Reuters could not reach Moderna for a comment.

The University of Oxford said there was no evidence that current vaccines would not prevent serious illness from Omicron, but that it was ready to quickly update its shot, developed with AstraZeneca (AZN.L), if necessary. Read more

The World Health Organization classified Omicron as a “variant of concern” because of the number of mutations that can help it disperse or avoid antibodies from previous infection or vaccination.

People wearing face masks to prevent the spread of coronavirus disease (COVID-19) ride in a bus in Hong Kong, China November 29, 2021. REUTERS / Lam Yik

The administration of US President Joe Biden suffered two more legal setbacks on vaccine policy on Tuesday. A federal judge blocked a vaccination rule for health professionals and applied the sentence across the country, where the mandate was still in effect. Read more

Another federal judge blocked the U.S. government from enforcing a vaccination mandate on government contractors in three states.


Regeneron Pharmaceuticals (REGN.O) said their COVID-19 antibody cocktail and other similar antiviral therapies could be less effective against the latest variant.

EMA’s Cooke said that “cross-neutralization”, a laboratory test to see if the approved vaccines are effective against Omicron, would take about two weeks. If there was a need to change COVID-19 vaccines, new ones could be approved within three or four months, she said.

“Vaccination will probably still keep you out of the hospital,” said John Wherry, director of the Penn Institute for Immunology in Philadelphia.

Modern and other drug manufacturers BioNTech and Johnson & Johnson (JNJ.N) are already working on vaccines specifically targeted at Omicron. Moderna has also tested a higher dose of its existing booster. Read more

BioNTech CEO Ugur Sahin told Reuters that BioNTech and Pfizer’s (PFE.N) vaccine are likely to offer strong protection against serious illness from the new variant.

Sahin said he expects laboratory tests to show some loss of protection against mild to moderate disease due to Omicron, but the extent of that loss was difficult to predict.


Border closures have already cast a shadow over the economic recovery, with parts of Europe now seeing a fourth wave of infections as winter sets in.

Japan confirmed its first case of the new variant on Tuesday, with a traveler from Namibia. Australia found out that someone with Omicron had visited a busy shopping mall in Sydney while he was probably infected.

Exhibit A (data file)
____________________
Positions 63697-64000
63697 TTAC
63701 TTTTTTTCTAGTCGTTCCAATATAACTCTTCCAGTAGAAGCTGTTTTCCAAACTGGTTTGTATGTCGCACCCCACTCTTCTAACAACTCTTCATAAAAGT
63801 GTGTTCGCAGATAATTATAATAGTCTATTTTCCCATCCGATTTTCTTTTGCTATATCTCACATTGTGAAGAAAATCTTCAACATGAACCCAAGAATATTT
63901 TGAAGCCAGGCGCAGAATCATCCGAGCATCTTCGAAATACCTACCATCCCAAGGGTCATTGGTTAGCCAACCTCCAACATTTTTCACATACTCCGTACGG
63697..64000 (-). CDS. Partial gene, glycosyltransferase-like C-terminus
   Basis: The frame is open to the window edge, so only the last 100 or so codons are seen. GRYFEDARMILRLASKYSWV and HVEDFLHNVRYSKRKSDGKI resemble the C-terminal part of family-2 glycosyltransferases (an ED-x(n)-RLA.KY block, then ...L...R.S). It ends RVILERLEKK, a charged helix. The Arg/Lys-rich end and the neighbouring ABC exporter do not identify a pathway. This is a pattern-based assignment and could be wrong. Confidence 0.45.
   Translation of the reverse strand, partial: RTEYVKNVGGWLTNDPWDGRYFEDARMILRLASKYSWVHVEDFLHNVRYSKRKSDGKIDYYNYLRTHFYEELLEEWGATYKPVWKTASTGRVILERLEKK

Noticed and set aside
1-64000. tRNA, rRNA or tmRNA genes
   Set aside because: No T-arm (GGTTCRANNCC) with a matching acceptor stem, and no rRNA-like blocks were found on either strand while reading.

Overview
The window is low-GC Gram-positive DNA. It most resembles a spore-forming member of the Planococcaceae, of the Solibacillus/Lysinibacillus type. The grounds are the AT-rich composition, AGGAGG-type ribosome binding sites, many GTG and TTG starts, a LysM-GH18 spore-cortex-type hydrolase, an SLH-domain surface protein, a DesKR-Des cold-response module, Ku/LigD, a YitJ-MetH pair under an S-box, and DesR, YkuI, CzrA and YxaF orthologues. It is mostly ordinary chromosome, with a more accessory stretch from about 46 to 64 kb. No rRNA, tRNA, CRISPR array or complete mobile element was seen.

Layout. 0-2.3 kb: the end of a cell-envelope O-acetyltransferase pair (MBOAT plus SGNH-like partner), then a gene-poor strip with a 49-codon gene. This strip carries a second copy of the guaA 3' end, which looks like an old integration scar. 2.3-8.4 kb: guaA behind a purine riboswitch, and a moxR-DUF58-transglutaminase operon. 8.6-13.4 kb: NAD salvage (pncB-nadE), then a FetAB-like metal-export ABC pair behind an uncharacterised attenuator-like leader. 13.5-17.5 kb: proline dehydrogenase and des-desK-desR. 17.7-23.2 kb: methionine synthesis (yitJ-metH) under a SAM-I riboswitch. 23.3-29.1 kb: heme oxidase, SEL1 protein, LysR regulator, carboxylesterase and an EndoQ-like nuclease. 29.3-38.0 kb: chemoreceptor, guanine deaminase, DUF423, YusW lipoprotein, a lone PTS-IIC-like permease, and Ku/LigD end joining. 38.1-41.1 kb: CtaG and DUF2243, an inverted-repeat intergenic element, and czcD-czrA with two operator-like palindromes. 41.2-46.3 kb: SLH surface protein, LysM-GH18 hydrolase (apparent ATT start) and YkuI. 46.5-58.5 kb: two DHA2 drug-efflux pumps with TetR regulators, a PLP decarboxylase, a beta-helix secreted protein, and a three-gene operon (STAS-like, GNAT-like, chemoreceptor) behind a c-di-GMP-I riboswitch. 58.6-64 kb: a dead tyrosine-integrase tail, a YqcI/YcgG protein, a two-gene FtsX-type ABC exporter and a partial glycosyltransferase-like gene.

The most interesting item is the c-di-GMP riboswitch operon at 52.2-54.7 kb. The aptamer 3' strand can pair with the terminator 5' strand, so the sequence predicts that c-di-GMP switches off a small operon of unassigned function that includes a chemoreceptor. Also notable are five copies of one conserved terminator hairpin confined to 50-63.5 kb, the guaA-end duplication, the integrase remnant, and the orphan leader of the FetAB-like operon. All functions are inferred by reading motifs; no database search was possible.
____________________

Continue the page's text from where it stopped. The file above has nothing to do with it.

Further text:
Australia on Monday delayed the reopening of its international borders by two weeks, less than 36 hours before foreign students and skilled migrants were allowed to return.

An increase in new coronavirus variants and poor access to vaccines in developing countries threaten a full recovery from the COVID-19 pandemic.

The UK and US have both pushed their booster programs in response to the new variant. London said international arrivals would have to isolate themselves until they get a negative result in a PCR test.

Greece said vaccination would be mandatory for those over 60, the group seen as most vulnerable to COVID-19.

The picture of COVID cases was mixed.

In Germany, a current hotspot of the previously significant variant, Delta, the average seven-day infection rate fell slightly for the first time in three weeks after new restrictions on slow transmission.

France recorded its highest daily infection rate since April. And the Dutch health authority said Omicron was already spreading in the Netherlands, where intensive care beds are running out and measures, including restrictions on hospitality, are not yet in force. Read more

The curbs of travelers from southern Africa have highlighted the inequality in vaccine distribution, which may have given the virus more opportunities to mutate.

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Reporting from Reuters agencies worldwide; Written by Himani Sarkar, Kevin Liffey and Grant McCool; Editing Angus MacSwan, Mark Heinrich and Leslie Adler

Our standards: Thomson Reuters Trust Principles.